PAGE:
Tips to Help You Reduce Your Risk of Type 2 Diabetes

By Roberta Kleinman|2016-06-03T15:34:53-04:00Updated: July 16th, 2014|Diabetes Management, Newsletters, Pre-Diabetes|0 Comments
  • Diabetes Types

Diabetes Types

According to the National Institutes of Health, the rate of pre-diabetes has climbed to 86 million Americans over the age of 20 in 2012. 51% of those people are over the age of 65. Just two years ago in 2010, the rate was 79 million. This huge rise is also evident in people developing diabetes type 2. Unfortunately not all insurance plans cover education or management skills classes for pre-diabetes including Medicare and Medicare Advantage plans even though the rate is extremely high in seniors. It makes sense to educate everyone with pre-diabetes since over half of those will progress to diabetes type 2 if lifestyle changes are not made. Let’s review what pre-diabetes is and ways to reduce the risk of developing diabetes type 2.

  1. What is pre-diabetes? People with pre-diabetes may exhibit symptoms similar to those of type 2 diabetes, although many people have no symptoms. Symptoms to look for and report include: increased thirst, increased urination, fatigue, slow healing wounds, increased hunger, and blurry vision.
  2. How do you test for pre-diabetes and what are the values? Testing for pre-diabetes is similar to testing for diabetes, although the number values are different. A fasting blood glucose value for pre-diabetes is 100-125 mg/dl. Diabetes is diagnosed at 126mg/dl or more. A second method is using an A1C blood test which is a 3 month average. Pre-diabetes is diagnosed at 5.7-6.4% and diabetes is diagnosed at 6.5% or greater. A third test called OGTT, or the oral glucose test, is used. You have your blood sugar drawn after fasting and drink 75grams of a glucose solution. Your blood is drawn at 1 hour and 2 hours intervals. Pre-diabetes is diagnosed when the blood sugars are over 140mg/dl and less than 200mg/dl. The point is that pre-diabetes is just a single number away from diabetes type 2 and should be taken seriously. Research has shown that people with pre-diabetes are at increased risk of cardiovascular disease, just as those people with diabetes type 2.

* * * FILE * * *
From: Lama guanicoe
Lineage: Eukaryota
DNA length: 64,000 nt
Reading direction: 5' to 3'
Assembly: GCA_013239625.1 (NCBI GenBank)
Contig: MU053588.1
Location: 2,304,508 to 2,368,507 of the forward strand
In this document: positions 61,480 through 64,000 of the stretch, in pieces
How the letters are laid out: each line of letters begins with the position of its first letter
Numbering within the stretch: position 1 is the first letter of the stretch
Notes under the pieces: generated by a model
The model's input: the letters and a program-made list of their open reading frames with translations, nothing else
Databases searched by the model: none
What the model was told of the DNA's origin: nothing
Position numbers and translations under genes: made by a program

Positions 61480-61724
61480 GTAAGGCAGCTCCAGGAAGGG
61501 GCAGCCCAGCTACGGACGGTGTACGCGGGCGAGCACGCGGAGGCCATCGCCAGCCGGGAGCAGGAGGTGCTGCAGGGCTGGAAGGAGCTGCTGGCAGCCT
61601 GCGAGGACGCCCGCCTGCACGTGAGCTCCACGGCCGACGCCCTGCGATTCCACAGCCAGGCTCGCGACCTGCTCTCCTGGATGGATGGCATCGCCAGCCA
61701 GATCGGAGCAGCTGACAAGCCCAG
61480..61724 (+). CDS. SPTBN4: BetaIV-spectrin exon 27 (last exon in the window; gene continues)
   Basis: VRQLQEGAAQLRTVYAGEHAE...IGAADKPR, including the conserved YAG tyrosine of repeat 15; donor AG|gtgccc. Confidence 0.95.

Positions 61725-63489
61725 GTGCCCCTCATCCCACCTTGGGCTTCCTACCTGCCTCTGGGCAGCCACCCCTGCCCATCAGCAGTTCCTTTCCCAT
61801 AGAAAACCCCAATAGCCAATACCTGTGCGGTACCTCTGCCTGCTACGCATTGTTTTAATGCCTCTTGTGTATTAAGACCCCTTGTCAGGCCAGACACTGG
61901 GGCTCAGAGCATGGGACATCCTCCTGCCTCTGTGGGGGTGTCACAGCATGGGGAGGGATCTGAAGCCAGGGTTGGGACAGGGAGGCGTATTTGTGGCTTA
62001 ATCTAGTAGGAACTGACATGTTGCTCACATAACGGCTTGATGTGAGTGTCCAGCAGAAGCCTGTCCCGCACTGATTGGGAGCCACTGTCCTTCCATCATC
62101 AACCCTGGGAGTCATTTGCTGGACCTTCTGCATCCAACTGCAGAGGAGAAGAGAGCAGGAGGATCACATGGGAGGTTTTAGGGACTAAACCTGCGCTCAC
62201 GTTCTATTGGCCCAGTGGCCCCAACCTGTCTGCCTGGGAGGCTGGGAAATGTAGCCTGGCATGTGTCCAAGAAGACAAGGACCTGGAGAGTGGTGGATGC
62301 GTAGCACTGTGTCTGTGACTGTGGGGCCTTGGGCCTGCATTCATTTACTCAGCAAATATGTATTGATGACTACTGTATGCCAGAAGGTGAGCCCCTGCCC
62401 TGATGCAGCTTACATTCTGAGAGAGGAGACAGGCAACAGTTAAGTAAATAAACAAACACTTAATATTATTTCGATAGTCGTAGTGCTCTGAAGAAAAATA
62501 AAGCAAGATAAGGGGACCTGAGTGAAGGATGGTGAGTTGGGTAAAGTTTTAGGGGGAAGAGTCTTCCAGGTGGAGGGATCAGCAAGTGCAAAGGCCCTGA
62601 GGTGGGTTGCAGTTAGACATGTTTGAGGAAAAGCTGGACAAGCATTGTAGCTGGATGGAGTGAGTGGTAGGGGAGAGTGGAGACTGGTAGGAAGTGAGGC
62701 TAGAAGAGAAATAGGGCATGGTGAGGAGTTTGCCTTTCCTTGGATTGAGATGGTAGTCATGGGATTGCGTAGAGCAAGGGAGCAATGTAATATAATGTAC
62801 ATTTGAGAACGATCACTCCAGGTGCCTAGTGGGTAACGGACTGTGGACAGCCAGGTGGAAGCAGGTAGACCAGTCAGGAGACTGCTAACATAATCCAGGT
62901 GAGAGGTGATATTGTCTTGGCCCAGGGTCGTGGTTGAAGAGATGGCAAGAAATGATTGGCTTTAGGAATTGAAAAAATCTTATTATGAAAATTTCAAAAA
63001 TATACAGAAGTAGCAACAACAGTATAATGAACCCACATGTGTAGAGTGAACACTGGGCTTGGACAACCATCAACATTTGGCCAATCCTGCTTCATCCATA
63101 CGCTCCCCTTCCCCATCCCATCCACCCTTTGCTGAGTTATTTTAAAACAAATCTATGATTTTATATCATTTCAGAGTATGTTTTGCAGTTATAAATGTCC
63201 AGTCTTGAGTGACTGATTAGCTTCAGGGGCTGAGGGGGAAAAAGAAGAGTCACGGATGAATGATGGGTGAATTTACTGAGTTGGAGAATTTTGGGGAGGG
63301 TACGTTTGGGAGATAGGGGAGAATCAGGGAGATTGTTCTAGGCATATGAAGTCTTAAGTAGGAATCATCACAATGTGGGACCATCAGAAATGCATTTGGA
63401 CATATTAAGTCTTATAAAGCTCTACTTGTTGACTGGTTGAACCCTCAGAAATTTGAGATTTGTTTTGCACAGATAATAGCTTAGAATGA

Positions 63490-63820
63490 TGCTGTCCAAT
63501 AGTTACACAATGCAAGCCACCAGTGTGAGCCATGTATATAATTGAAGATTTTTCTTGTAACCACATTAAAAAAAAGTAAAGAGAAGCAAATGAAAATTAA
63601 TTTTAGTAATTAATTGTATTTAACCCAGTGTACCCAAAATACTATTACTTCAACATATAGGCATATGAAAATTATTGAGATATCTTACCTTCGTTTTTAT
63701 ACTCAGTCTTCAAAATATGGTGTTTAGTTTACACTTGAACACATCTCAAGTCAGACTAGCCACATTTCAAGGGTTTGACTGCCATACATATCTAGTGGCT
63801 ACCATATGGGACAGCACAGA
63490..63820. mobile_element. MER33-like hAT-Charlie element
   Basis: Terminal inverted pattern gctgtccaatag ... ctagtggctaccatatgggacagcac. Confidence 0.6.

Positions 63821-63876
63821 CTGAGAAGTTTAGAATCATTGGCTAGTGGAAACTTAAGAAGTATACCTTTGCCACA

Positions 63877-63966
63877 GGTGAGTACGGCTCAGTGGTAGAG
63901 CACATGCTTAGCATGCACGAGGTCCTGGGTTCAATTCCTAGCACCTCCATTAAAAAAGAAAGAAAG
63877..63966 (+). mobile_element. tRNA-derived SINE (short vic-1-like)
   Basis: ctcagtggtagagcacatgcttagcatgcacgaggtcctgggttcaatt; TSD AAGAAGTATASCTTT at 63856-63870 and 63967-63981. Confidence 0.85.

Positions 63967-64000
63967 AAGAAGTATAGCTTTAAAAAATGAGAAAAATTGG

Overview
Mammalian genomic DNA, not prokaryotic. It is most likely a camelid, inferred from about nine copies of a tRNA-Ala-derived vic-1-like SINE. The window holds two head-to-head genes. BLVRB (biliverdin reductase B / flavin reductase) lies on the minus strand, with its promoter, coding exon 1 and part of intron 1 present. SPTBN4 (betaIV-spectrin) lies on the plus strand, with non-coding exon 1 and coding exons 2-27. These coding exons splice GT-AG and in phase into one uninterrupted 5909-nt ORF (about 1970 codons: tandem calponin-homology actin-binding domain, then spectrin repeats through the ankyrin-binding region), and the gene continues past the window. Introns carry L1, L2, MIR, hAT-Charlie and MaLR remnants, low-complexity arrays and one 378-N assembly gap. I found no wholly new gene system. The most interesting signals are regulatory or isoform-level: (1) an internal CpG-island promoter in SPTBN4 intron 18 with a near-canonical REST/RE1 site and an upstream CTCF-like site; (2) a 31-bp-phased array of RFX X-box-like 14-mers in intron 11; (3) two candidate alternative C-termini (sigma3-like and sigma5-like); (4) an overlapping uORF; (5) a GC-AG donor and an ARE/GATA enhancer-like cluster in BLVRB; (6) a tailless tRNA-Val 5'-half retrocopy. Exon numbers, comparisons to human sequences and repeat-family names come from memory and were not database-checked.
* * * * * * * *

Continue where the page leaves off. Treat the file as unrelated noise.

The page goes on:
3. What are the risk factors of pre-diabetes? They are all similar to those risk factors of diabetes type 2 including: a family history, a sedentary or inactive lifestyle, being over weight, being over 40 or being an Islander, Hispanic, African American or Pima Indian. According to the Diabetes Prevention trials that have been ongoing for years, lifestyle changes can reduce the risk of developing diabetes type 2 from pre-diabetes by 51%. Adding Metformin alone decreases the progression by 30%. We need to take pre-diabetes seriously!
  4. What can be done to reduce the risk of progressing pre-diabetes to diabetes type2? Working as a diabetes educator in a self-management skills program I am often asked “if I had made changes when I was told about pre-diabetes, could I have prevented diabetes?” Well, we know that there are no guarantees, but these tips could better your overall health and keep your risk of developing diabetes down. Even if you have already developed diabetes, these tips can give you improved control.
  5. Why exercise? Exercise increases the body’s sensitivity to insulin, which helps regulate blood sugars and decrease insulin resistance – which is one of the main reasons for diabetes type 2. Exercise actually helps reduce blood sugars by opening the cell doors and allowing glucose into the cell to give it energy and leave the blood stream. Exercise helps you regulate your weight, which is a huge risk factor in developing diabetes type 2. For full benefits you should combine aerobics, walking, biking, and swimming for 30 minutes at a time, 5 days a week, with resistance or weight training 2-3 times a week for 30 minutes. Resistance training builds muscle and increases your metabolic rate.
  6. Eat fiber. The average American eats 10 grams of fiber a day. The recommended amount is 25-30 grams per day. Fiber helps keep you satiated longer and keeps cravings down. Fiber reduces your risk of heart disease while also lowering blood pressure and cholesterol levels. Foods with fiber take longer to break down, which helps prevent a quick rise in blood sugars. Start slowly and add fiber gradually or you may suffer from bloating and gas. Make sure to drink plenty of water as well. Eat the skin of apples and potatoes as an added source of fiber. Include Brussel sprouts, cabbage, broccoli, cauliflower, beans, oats and barley (in portion size), nuts, and seeds. Eat tangerines which contain a flavonoid called Nobiletin, which may reduce the risk of metabolic syndrome. Talk to your health care provider about adding a fiber supplement like Metamucil if you do not eat fruits or vegetables. Eat grapefruit (if you are not on a statin) and fresh cranberries, which will help decrease bacteria that stick to your teeth and bladder along with adding fiber.